TED: Define Your Fears, Not Your Goals
A TED Talk by Tim Ferriss | 13:21
The hard choices — what we most fear doing, asking, saying — are very often exactly what we need to do. How can we overcome self-paralysis and take action? Tim Ferriss encourages us to fully envision and write down our fears in detail, in a simple but powerful exercise he calls “fear-setting.” Learn more about how this practice can help you thrive in high-stress environments and separate what you can control from what you cannot.
In simple terms, this is visualizing the worst-case scenarios, in detail, that you fear and that have preventing you from taking action, so that you can take action to overcome that paralysis.
Ferris says “I found a quote that made a big difference in my life, which was, “We suffer more often in imagination than in reality,” by Seneca the Younger, who was a famous Stoic writer. That took me to his letters, which took me to the exercise, “premeditatio malorum,” which means the pre-meditation of evils. In simple terms, this is visualizing the worst-case scenarios, in detail, that you fear and that have preventing you from taking action, so that you can take action to overcome that paralysis. My problem was monkey mind — super loud, very incessant. Just thinking my way through problems doesn’t work. I needed to capture my thoughts on paper. So I created a written exercise that I called “fear-setting,” like goal-setting, for myself.”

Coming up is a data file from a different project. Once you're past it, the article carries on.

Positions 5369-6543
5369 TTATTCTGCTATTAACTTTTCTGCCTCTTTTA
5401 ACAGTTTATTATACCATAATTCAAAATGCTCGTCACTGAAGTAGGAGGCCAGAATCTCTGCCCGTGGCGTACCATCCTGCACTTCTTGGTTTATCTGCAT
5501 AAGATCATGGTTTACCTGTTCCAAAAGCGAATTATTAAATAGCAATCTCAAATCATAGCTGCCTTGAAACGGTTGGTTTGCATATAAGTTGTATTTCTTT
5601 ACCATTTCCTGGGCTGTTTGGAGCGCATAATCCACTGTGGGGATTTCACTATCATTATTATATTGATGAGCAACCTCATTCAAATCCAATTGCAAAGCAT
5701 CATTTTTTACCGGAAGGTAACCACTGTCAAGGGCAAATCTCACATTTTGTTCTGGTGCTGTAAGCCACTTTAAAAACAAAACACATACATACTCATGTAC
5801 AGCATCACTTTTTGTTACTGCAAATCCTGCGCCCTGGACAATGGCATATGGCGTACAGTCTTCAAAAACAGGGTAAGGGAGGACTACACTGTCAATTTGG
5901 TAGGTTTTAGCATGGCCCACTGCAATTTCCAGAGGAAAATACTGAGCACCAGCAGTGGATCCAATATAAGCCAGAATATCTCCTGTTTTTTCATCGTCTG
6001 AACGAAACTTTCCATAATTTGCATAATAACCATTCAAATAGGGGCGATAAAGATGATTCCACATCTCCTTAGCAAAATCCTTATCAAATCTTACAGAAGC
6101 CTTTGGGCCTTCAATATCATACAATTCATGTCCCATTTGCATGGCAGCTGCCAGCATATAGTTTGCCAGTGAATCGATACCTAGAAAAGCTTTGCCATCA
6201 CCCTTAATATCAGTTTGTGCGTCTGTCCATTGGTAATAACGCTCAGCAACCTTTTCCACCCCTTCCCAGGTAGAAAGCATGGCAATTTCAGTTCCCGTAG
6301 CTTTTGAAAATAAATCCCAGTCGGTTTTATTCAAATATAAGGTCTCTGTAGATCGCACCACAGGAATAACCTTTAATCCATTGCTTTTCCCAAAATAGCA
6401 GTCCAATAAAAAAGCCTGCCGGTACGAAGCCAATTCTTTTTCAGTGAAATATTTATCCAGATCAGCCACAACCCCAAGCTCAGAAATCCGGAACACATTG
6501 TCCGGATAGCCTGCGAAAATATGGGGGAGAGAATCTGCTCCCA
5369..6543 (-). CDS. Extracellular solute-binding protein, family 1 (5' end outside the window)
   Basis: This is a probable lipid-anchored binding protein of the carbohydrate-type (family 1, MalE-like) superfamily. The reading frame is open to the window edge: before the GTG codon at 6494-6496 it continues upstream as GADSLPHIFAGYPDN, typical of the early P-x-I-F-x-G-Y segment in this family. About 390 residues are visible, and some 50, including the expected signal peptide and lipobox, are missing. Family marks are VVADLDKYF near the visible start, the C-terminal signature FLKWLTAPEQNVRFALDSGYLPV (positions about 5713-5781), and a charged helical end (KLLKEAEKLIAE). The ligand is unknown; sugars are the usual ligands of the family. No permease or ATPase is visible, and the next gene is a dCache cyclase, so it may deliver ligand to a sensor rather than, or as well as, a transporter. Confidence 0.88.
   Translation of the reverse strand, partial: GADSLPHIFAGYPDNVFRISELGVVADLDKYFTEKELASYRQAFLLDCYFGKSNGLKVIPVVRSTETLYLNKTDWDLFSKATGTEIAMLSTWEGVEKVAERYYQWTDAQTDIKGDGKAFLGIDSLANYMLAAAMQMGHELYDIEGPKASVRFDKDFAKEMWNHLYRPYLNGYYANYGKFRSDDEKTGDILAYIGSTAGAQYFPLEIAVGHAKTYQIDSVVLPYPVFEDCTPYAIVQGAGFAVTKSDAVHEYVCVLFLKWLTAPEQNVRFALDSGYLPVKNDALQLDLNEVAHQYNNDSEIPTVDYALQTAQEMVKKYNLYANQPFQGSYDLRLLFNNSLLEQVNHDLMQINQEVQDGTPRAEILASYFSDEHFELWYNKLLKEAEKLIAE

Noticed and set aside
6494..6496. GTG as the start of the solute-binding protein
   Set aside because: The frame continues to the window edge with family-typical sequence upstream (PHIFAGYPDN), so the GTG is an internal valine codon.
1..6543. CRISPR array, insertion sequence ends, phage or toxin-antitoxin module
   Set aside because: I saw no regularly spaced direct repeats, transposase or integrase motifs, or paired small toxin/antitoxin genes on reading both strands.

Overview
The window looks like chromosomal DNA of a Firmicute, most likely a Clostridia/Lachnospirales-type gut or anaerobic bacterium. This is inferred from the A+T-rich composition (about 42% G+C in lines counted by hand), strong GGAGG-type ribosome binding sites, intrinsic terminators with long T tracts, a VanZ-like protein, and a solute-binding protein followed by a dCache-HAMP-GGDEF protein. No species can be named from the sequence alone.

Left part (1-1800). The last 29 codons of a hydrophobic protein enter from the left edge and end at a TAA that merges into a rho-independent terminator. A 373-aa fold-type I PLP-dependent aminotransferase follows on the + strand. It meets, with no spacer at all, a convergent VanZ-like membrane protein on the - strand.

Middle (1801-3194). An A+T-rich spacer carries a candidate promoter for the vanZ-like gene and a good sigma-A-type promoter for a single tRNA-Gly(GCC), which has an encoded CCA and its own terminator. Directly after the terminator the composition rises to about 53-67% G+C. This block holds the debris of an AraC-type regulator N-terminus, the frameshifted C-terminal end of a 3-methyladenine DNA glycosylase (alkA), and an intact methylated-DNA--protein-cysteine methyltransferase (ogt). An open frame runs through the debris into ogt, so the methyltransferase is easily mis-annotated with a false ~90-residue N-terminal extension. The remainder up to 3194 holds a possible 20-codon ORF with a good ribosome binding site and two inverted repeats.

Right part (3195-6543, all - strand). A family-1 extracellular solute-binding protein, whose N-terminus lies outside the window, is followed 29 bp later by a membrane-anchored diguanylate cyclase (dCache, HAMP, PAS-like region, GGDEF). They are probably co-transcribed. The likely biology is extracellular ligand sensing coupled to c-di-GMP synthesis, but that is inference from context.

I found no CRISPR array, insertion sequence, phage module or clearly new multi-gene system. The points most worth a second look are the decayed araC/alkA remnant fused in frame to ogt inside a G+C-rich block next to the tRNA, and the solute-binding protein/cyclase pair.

He describes in detail how to use this fear-setting process and explains “I can trace all of my biggest wins and all of my biggest disasters averted back to doing fear-setting at least once a quarter. It’s not a panacea. You’ll find that some of your fears are very well-founded. But you shouldn’t conclude that without first putting them under a microscope. And it doesn’t make all the hard times, the hard choices, easy, but it can make a lot of them easier.”